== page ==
A Mind-Body Approach to Study Irritable Bowel Syndrome: Role of Psychological Distress, Effectiveness and Mechanisms of Mindfulness Training(1/3)

Project: A - Government Institutionb - Ministry of Science and Technology

Project Details


Aims: (1) To determine whether patients with depression have an increased risk of developing IBS compared with age- and urbanization-matched controls; to explore the gender difference in the relationship between depression and the risk of developing subsequent IBS. (2) To determine whether patients with anxiety have an increased risk of developing IBS compared with age- and urbanization-matched controls; to determine the gender difference in the relationship between depression/anxiety and the risk of developing subsequent IBS. (3) To examine the effectiveness of mindfulness training in comparison to an attention-control condition on symptom severity, depression, anxiety, and QOL in patients with IBS. (4) To determine the differences in resting-state functional magnetic resonance imaging (rsfMRI) between the mindfulness and the support groups; to determine the association between brain imaging data with symptom severity. Methods: For Aims 1 and 2, we will conduct two matched cohort studies and analyze data from the claims of the National Health Insurance program will be analyzed. Between January 1, 2000 and December 31, 2012, patients who were diagnosed with depression and those who were diagnosed with anxiety on at least two occasions will be identified from ambulatory and inpatient claims data by using ICD-9-CM codes. The study end point is a new diagnosis of IBS. Comorbidities frequently associated with IBS will also be identified. To identify IBS, the depression/anxiety and matched non-depression/non-anxiety cohorts will be tracked from the index date until the end of 2013 or loss to follow-up. A logistic regression method, in which depression/anxiety is regressed on baseline covariates, will be performed to estimate the propensity score. The propensity score-adjusted multivariate Cox proportional-hazards regression models will be performed to estimate the risk of new onset IBS for individuals with depression and individuals with anxiety. For Aims 3 and 4, we will conduct an assessor-blind, parallel-group, randomized controlled trial and enroll 80 participants with IBS. Participants will be randomized to an eight-week Mindfulness Group (MG) and an eight-week IBS Support Group (SG). Both the MG and the SG will undergo a one-week run-in period during which the participants record a daily symptom diary. The primary outcome is IBS severity score and the secondary outcomes include IBS-QOL, depression, and anxiety, which will be examined at baseline, post-training, and the 6th month follow-up. Data will be analyzed according to the intention-to-treat principle. To determine the effectiveness of mindfulness training on primary and secondary outcomes, differences in outcome variables will be analyzed with mixed-effects linear regression models with the covariance structure unstructured. The between-group differences at the two post-tests examined using a mixed-model will include group x time interaction. We will adjust for the baseline score on the outcome variable and for demographics and comorbidities that differ significantly between the intervention and control groups at baseline. The first 15 participants from each group will be tested for rsfMRI before and after the eight-week intervention period. We will use fractional amplitude of low-frequency fluctuation (fALFF) to identify region-specific abnormalities in resting-state brain function. Group differences in fALFF in the different frequency bands will be tested using linear contrast analyses. Associations between symptom severity and frequency oscillation shifts will be conducted by correlating IBS-SS with the frequency shifts.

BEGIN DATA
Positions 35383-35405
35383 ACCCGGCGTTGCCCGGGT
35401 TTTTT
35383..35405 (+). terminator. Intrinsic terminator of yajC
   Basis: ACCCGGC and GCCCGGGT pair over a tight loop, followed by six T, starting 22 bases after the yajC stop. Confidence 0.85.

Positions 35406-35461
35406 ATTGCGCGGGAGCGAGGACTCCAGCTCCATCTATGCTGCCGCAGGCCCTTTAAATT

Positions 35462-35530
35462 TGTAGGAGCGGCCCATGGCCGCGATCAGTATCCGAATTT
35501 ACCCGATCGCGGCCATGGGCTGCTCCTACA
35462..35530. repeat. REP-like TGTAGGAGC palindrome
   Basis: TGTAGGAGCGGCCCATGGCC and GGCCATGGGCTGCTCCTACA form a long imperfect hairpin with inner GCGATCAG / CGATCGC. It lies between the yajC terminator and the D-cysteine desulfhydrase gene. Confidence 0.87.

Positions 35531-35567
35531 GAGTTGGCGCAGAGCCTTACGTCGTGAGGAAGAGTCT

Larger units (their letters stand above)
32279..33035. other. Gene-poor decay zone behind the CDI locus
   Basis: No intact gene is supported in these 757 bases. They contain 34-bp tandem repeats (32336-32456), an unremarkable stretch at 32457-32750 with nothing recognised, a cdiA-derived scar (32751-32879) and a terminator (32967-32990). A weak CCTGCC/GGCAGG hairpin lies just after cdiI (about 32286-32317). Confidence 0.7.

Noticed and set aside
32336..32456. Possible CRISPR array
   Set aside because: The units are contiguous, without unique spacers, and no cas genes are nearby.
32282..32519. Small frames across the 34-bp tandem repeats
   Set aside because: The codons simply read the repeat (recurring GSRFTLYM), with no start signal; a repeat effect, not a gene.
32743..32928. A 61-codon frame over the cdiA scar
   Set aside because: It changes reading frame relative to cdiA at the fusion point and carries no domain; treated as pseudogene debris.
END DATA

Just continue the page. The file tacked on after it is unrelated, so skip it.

Effective start/end date8/1/157/31/16


  • Irritable bowel syndrome
  • depression
  • anxiety
  • gender
  • mindfulness
  • symptom severity


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